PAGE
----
Conditioning can also impact communication. My father, a military sergeant, was half deaf from Korean War hand-to-hand combat. He spoke directly and with a commanding voice. My Bavarian mother speaks in a very direct manner, distasteful to most Americans who find the German language curt, abrupt, and challenging in its cadence.
These parents reared me and now I often speak loudly like my dad, who struggled to hear, and sternly sharp like my mom, who simply spoke with a rhythm different from most Southerners. I find myself sometimes having to ask for forgiveness when people misunderstand my communication intentions.
Don't discount your generational conditioning, too. Baby Boomers, Gen Xers (like me), Millennials, and Gen Y are all conditioned by culture and the time in which they're reared. Your generational bias may affect your ability to step outside your own perception to see another's point of view.
Remember, past trauma, family, and generational conditioning shape how you listen and speak. Move beyond your conditioning by allowing your commitment to pull you into a future of your own design, versus a prison from past knee-jerk reactions.
You have physical needs such as hunger, thirst, and sleep. You also have psychological needs such as autonomy, competence, and relatedness. Unfulfilled and unexpressed needs fuel many upsetting interactions and interpretations between people.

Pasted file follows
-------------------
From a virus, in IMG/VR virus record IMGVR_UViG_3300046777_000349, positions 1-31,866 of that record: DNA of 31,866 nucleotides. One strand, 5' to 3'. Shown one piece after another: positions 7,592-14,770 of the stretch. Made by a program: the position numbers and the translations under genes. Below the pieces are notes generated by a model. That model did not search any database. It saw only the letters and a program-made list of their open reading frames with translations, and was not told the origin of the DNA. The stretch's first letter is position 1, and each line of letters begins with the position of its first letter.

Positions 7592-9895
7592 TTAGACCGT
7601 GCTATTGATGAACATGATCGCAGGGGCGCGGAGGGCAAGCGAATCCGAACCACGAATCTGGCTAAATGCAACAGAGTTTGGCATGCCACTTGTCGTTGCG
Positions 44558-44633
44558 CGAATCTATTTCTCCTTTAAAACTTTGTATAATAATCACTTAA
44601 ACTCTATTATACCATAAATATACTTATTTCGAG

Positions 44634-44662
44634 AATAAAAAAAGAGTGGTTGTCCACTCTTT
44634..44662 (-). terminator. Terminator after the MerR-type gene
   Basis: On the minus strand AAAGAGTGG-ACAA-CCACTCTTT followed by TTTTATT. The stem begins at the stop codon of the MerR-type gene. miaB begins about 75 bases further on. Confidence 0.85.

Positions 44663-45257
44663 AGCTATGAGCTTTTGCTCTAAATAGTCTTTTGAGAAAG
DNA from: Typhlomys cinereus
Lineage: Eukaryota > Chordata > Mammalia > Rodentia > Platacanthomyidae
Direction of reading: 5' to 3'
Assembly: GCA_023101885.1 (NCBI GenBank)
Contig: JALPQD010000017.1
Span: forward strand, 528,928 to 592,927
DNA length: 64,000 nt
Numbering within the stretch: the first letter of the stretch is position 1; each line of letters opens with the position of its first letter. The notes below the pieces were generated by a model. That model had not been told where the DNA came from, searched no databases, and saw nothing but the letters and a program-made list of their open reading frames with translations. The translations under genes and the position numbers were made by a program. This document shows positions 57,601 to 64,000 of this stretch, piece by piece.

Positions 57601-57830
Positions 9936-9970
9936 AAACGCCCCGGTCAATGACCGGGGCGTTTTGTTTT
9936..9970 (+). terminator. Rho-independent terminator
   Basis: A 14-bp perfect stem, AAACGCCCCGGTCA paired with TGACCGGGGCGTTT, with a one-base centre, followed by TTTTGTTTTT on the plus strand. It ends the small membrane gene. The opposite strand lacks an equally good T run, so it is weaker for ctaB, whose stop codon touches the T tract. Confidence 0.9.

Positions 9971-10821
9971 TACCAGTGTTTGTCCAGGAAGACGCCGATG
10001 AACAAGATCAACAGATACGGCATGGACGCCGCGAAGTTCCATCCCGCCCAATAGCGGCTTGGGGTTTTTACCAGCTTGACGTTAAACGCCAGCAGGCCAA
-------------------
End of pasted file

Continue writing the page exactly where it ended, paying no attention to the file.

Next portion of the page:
This is where direct requests can make a difference. First, get in touch with what you need and then make a request to fulfill that need. Doing so is fundamental to building strong relationships and communication with other people. If you have experienced trauma in any form, basic needs may be more difficult for you to identify. Personally, I find it helpful to speak with a trusted therapist or committed listener (someone who won't gossip about what you say and who will listen to you while keeping your larger commitments in life in context as you speak).
Requests come in all shapes and sizes. The ultimate request, though, for humans is asking for forgiveness. In Hawaii, I studied the indigenous practice Huna. An elder carrying the Huna lineage taught me Hoʻoponopono, a traditional Hawaiian practice of reconciliation and forgiveness. It teaches you to say, "I forgive you, please forgive me." I have used this phrase. It helps both parties in a communication conflict.
Recognize your own conditioning. By better understanding your conditioning, trauma, and the experiences of those with whom you communicate, you will begin to see they all shape how you listen and speak to each other. Take action consistent with your commitments, communicate first what you observe, make requests to fulfill your needs, and be open to receiving requests and forgiving others. I promise, your own communication conflicts will subside, too.
Now, go forgive someone and ask them to forgive you.